Vemo Education was founded in 2015, and is based in the DC-metro area. Vemo works with universities, colleges, and coding bootcamps to launch and manage Income Share Agreement programs.
Vemo services 30+ institutions, including Purdue’s Back-a-Boiler Fund, and the recently-announced University of Utah fund.
Founded in 2018, Avenify is the only peer-to-peer lending platform for ISAs on the market. With Avenify, retail investors and alumni can invest in students, and students can borrow up to $15,000 to pay for school.
Avenify is launching to upperclassmen students studying at accredited institutions starting in Fall 2019.
The legal landscape
While there are no formal rulings on ISAs (yet), there have been numerous pieces of legislation proposed at both the state and federal level to set standards for how ISAs are issued and regulated.
The Investing in Student Success Act has been proposed in both the US House and Senate.
Under the Investing in Student Success Act, ISAs would not be considered debt instruments. Instead, they would be classified as qualified education loans, making them non-dischargeable in bankruptcy. In addition, the bill amends the Investment Company Act of 1940 to exclude classifying a company whose primary purpose is issuing ISAs as an “Investment Company.”
The bill also includes various consumer protections, like a standard structure consisting of payback caps and payback periods, and includes a limit on the amount of income an individual can agree to share.
Since ISAs aren’t (and wouldn’t be) regulated by the Consumer Financial Protection Bureau, the bill includes required disclosure information that must be presented to borrowers:
That the agreement is not a debt instrument, and that the amount the individual will be required to pay under the agreement — May be more or less than the amount provided to the individual pursuant to the agreement; and Will vary in proportion to the individual’s future income;
That the obligations of the individual under the agreement are not dischargeable under bankruptcy law, except in a case that would impose an undue hardship on the debtor and the debtor’s dependents;
Whether the obligations of the individual under the agreement may be extinguished by accelerating payments, and, if so, under what terms;
The duration of the individual’s obligations under the agreement (absent such accelerating payments), including any circumstances under which the duration of the agreement would be extended;
The percentage of income the individual is committing to pay under the agreement and the minimum amount of annual income that, pursuant to subsection (b)(1), triggers the individual’s obligation under the agreement to make payments for such year;
The definition of income to be used for purposes of calculating the individual’s obligation under the agreement; and
A comparison of — The amounts an individual would be required to pay under the income-share agreement at a range of annual income levels, which income levels shall correspond to the levels the individual might reasonably be expected to make given the intended use of the funds provided under the agreement, as determined in accordance with guidance issued by the Secretary of the Treasury; to The amounts required to be paid under a comparable loan that bears interest at a fixed annual rate of 10 percent.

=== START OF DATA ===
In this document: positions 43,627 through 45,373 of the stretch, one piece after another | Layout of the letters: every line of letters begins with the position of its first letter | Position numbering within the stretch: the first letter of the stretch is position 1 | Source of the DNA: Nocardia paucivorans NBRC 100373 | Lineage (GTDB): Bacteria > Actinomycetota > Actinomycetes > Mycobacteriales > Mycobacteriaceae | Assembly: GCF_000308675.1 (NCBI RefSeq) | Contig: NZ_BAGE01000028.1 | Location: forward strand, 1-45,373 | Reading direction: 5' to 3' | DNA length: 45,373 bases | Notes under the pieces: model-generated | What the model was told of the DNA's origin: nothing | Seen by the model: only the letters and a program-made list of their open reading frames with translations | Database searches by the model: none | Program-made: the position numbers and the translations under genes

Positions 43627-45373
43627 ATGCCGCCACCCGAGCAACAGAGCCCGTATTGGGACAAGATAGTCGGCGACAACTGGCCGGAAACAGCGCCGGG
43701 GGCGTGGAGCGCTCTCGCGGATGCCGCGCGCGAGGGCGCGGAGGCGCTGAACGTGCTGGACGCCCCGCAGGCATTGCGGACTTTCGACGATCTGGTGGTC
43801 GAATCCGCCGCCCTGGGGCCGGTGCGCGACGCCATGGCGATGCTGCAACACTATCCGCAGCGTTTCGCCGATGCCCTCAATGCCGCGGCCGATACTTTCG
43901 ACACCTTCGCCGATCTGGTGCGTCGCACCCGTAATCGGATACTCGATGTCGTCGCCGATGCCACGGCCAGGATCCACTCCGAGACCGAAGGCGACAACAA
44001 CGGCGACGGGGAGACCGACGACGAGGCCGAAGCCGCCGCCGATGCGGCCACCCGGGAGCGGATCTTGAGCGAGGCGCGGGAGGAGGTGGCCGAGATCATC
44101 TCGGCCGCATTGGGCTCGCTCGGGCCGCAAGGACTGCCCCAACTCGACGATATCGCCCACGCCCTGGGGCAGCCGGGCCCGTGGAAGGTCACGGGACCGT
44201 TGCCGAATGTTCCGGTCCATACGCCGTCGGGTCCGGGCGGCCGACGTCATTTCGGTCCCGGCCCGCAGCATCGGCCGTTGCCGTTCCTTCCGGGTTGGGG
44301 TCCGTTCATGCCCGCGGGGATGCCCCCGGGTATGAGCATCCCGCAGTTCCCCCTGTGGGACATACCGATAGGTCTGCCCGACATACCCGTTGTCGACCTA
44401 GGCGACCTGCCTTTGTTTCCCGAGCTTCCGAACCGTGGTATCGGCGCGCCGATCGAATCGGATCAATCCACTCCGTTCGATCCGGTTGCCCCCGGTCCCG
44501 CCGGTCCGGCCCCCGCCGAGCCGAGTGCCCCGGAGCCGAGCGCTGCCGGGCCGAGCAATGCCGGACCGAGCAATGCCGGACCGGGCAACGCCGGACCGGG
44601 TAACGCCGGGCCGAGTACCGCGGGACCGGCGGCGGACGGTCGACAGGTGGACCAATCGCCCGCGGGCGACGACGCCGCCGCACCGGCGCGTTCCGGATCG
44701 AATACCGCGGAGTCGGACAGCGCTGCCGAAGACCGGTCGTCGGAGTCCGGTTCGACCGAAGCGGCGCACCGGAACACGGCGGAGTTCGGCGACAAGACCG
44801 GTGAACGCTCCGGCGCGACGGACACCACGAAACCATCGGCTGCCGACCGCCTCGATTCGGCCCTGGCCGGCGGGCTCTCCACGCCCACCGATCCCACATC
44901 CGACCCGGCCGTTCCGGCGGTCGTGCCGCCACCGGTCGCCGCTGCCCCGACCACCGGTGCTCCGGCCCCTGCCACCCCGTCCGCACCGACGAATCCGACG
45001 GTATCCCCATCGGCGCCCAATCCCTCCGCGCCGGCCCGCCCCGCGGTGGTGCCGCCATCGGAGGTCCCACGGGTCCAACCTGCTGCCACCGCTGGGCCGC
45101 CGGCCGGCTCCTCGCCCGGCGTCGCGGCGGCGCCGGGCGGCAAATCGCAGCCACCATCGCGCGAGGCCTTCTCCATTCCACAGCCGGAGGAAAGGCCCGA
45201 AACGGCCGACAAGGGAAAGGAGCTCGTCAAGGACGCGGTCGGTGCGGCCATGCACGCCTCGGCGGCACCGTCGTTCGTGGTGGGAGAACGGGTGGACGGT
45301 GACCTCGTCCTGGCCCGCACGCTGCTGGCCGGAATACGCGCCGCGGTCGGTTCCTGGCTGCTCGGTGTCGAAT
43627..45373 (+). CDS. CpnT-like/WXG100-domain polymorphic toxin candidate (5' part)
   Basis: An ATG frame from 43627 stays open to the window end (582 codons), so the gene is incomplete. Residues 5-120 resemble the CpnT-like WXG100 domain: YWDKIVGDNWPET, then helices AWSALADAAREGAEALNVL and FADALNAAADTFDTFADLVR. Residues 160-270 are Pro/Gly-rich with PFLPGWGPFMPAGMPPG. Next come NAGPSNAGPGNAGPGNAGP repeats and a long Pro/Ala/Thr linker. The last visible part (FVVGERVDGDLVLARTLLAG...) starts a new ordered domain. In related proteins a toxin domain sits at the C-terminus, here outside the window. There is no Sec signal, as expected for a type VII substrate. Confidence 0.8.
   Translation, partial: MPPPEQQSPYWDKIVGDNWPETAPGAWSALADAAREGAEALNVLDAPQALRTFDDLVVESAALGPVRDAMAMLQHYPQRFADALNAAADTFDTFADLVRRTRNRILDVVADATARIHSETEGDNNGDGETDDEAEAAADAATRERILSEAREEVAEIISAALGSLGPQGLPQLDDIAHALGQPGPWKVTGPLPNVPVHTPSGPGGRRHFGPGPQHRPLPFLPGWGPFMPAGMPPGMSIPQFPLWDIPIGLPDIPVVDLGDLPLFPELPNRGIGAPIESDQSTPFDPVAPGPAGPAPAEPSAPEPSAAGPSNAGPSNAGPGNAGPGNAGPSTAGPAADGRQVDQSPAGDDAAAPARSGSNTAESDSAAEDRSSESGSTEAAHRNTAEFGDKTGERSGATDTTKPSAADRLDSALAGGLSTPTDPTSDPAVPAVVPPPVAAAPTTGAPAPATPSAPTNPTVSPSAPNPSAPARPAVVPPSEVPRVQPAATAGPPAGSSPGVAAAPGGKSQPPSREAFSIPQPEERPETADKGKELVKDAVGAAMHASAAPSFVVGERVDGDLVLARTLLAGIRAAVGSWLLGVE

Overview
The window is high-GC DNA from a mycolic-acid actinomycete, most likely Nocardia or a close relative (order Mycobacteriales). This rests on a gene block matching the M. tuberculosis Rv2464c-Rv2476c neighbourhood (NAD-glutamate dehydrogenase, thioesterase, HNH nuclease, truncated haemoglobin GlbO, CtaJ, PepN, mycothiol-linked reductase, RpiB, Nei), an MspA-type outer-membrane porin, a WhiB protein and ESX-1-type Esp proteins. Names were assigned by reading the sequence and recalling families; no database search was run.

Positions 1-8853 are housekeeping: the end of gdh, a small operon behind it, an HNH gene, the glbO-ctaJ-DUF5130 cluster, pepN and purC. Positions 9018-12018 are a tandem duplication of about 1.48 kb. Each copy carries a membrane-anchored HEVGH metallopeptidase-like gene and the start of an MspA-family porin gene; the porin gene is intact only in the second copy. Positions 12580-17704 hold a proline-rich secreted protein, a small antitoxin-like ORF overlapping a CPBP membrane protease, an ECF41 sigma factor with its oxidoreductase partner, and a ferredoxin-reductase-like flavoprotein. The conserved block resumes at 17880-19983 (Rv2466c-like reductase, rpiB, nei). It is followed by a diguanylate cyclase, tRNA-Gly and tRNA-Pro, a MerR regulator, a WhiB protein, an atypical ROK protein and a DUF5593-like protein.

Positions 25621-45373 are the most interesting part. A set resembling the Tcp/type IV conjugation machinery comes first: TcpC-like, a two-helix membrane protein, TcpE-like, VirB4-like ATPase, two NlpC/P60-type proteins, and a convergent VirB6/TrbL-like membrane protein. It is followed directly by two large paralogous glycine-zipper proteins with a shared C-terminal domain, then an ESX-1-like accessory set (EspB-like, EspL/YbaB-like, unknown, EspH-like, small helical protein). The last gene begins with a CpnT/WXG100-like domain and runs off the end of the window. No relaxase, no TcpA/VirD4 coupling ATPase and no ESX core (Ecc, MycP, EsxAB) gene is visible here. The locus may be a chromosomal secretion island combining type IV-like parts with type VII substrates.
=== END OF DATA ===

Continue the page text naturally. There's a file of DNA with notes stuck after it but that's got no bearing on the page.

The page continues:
This year, Assemblyman Randy Voepel proposed Assembly Bill 154, which would allow students at the University of California and California State Universities to borrow for school using Income Share Agreements in lieu of student loans.
If passed, the bill would require each system to select a campus to run a pilot program and submit reports to the state in 2023 and 2026. The programs would be open to second-, third-, and fourth-year students.
Just like the Investing in Student Success Act proposed in the US House and Senate, Assembly Bill 154 would exclude ISAs from classification as “debt instruments,” and require protections such as payback caps, payback periods, and consumer disclosures.
Criticisms & concerns
Adverse selection in ISAs
Argument: Because ISAs are potentially more risky than a student loan and don’t require the same qualifications as a loan, those looking to borrow with an ISA are likely to be a more risky investment.
Rebuttal: In September 2018, a research study from Purdue University was published that looked into adverse selection in ISAs. After analyzing data from students participating in Purdue’s Back-a-Boiler fund, the study concluded there was no adverse selection by student ability among borrowers.
The cost of education is the problem, not debt
Argument: The value of a college degree is decreasing and isn’t worth the investment or time. We should be incentivizing colleges to lower their costs to more accurately reflect the value, instead of building solutions around it.
Rebuttal: According to a 2016 study by The College Board, median earnings for full-time workers with a Bachelor’s degree earn almost 67% more than those with a high school diploma. ISAs exist to increase accessibility to education, and empower a new generation of learners and workers.
ISAs are just indentured servitude
Argument: Requiring a share of income in exchange for working sounds like indentured servitude.
Rebuttal: Unlike indentured servitude, borrowers are not required to work. And, unlike private loans or indentured servitude, ISAs are a promise to share future income, not an obligation to repay a debt.
ISAs are unregulated
Argument: ISAs are unregulated, and don’t provide the same consumer protections student loans do.
Rebuttal: All companies and institutions currently offering ISAs operate according to best practices set forth in proposed legislation, including required consumer disclosures and borrower protections.
Lack of transparency into how much may be paid back
Argument: Because ISAs are 100% income-based, students don’t have a clear understanding of how much they’ll end up paying back when they borrow.
Rebuttal: ISAs include payback caps and maximum payback periods to ensure a borrower never pays for more than they should, or for longer than they should. The payback caps and payback periods are communicated clearly upfront and included in the required disclosures and contracts. Because payments scale with income, borrowers have peace of mind knowing their payments will always be affordable.
Avenify lets students borrow for school and pay nothing until they’re employed. Early-access signups are open for Fall 2019 funding. Sign up at Avenify.com.
Want to invest in students? Sign up for early access at Avenify.com/invest.